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Levinas: a merciless Ethics

Empathy, sympathy, and even compassion, are, in different ways, at the core of recent thought in ethics – ethics understood as attention payed to the Other. It is tempting to associate Levinas with this tendency as he once wrote that compassion is ‘the supreme ethical principle’. Yet, strictly speaking, ethics, as Levinas formulated it, is merciless – merciless to the Other and even more merciless to the Self who tries to abide it, (not to mention how merciless the Levinasian text is for its readers.) I will show how Levinas can be at the same time and without contradiction the thinker of a merciless ethics and the thinker who proposes 'compassion' as a core principle for ethics, and I will do so by highlighting the radical renewal of the meaning of compassion in his work.
When Oct 26, 2015
from 2:15 PM to 3:45 PM
Where 133 Sparks Building, University Park, PA 16802
Contact Name
Contact Phone 814-863-5911
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Levinas: a merciless Ethics

Empathy, sympathy, and even compassion, are, in different ways, at the core of recent thought in ethics – ethics understood as attention payed to the Other. It is tempting to associate Levinas with this tendency as he once wrote that compassion is ‘the supreme ethical principle’. Yet, strictly speaking, ethics, as Levinas formulated it, is merciless – merciless to the Other and even more merciless to the Self who tries to abide it, (not to mention how merciless the Levinasian text is for its readers.) I will show how Levinas can be at the same time and without contradiction the thinker of a merciless ethics and the thinker who proposes 'compassion' as a core principle for ethics, and I will do so by highlighting the radical renewal of the meaning of compassion in his work.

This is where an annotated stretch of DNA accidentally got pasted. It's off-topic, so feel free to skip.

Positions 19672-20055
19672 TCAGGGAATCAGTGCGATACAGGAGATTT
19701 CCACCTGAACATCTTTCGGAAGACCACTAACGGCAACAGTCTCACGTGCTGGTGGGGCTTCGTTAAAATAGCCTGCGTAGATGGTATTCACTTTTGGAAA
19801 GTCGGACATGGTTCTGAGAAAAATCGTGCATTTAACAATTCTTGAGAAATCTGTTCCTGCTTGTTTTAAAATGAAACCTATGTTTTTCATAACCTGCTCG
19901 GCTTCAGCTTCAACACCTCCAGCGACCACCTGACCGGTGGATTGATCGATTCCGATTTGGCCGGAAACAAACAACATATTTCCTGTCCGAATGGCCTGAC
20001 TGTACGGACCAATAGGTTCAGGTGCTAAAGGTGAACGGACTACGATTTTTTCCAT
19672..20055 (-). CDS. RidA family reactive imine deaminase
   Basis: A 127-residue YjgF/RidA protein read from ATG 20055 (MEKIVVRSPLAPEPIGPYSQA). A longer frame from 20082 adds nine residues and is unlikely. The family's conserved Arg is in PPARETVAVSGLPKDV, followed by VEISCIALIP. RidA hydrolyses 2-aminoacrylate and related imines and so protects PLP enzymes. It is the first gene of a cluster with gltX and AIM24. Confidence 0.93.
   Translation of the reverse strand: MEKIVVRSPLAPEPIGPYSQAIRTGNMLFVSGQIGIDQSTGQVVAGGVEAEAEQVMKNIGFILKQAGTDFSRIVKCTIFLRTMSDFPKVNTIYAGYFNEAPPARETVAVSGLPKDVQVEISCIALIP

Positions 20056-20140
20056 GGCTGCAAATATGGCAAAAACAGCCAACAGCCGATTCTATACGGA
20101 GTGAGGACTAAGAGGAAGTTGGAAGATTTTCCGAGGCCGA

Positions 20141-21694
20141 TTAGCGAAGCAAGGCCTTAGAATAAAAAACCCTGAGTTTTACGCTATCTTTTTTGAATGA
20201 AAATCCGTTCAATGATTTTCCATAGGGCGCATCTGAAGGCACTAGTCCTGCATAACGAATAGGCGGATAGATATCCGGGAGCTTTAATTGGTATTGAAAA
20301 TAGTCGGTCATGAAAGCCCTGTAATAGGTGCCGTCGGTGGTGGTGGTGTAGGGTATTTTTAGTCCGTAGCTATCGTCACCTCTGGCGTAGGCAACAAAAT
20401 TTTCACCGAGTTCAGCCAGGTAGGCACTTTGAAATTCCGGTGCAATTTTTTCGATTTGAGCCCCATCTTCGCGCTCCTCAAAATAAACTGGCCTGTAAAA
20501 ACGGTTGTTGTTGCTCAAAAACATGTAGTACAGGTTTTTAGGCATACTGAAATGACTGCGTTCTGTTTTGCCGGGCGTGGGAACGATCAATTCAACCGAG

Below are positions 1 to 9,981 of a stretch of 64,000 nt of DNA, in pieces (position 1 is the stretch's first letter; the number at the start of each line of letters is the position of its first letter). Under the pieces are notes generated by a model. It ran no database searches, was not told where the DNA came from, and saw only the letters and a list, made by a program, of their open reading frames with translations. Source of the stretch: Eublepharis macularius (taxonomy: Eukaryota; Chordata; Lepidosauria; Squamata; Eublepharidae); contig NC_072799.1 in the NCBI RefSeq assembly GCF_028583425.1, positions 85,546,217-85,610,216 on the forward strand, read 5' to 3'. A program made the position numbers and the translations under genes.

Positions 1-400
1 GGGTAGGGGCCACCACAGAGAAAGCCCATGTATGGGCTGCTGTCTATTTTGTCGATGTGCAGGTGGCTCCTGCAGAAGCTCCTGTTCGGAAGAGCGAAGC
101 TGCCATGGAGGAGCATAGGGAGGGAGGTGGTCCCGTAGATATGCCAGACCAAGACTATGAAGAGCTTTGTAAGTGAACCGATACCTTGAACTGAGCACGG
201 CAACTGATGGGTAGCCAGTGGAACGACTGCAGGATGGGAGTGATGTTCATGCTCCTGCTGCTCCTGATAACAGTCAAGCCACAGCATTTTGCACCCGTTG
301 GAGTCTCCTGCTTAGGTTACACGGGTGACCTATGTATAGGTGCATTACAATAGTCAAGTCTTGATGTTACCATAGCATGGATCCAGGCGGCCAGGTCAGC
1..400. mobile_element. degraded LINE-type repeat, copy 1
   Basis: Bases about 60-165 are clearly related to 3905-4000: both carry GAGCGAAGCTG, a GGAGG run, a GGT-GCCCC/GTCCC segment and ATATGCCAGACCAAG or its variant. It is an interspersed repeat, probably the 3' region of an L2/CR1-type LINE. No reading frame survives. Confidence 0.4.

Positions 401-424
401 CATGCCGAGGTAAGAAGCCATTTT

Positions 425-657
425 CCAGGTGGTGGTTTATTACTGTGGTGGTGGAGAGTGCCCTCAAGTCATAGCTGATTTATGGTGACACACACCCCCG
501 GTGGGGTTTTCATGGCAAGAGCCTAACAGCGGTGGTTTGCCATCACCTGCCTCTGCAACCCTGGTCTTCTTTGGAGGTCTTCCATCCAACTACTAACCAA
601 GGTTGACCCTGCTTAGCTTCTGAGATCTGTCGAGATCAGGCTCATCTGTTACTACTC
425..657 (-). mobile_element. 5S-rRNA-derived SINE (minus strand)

François-David Sebbah

François-David Sebbah headshotFrançois-David Sebbah is professor of contemporary moral philosophy at the Université de Paris Ouest Nanterre La Défense. He  was Directeur de Programme at the Collège International de Philosophie and for many years at the Université de Technologie de Compiègne. His research is rooted in the so-called french phenomenology and post-phenomenology with a focus on ethics and contemporaneity. He is also interested in philosophy and technics and in the intersection of phenomenology and the cognitive sciences. His recent publications include Testing the Limit : Derrida, Henry, Levinas and the Phenomenological Tradition (Stanford University Press, 2012), Qu’est-ce que la technoscience ? (Encre Marine/ Les Belles Lettres, 2010) and Levinas et le contemporain. Les préoccupations de l’heure (Les Solitaires intempestifs, 2009).

Co-funded by “Programme de recherche TTH (Technologies et Traces de l'Homme), projet soutenu par la Région Picardie et le FEDER, Université de Technologie de Compiègne.”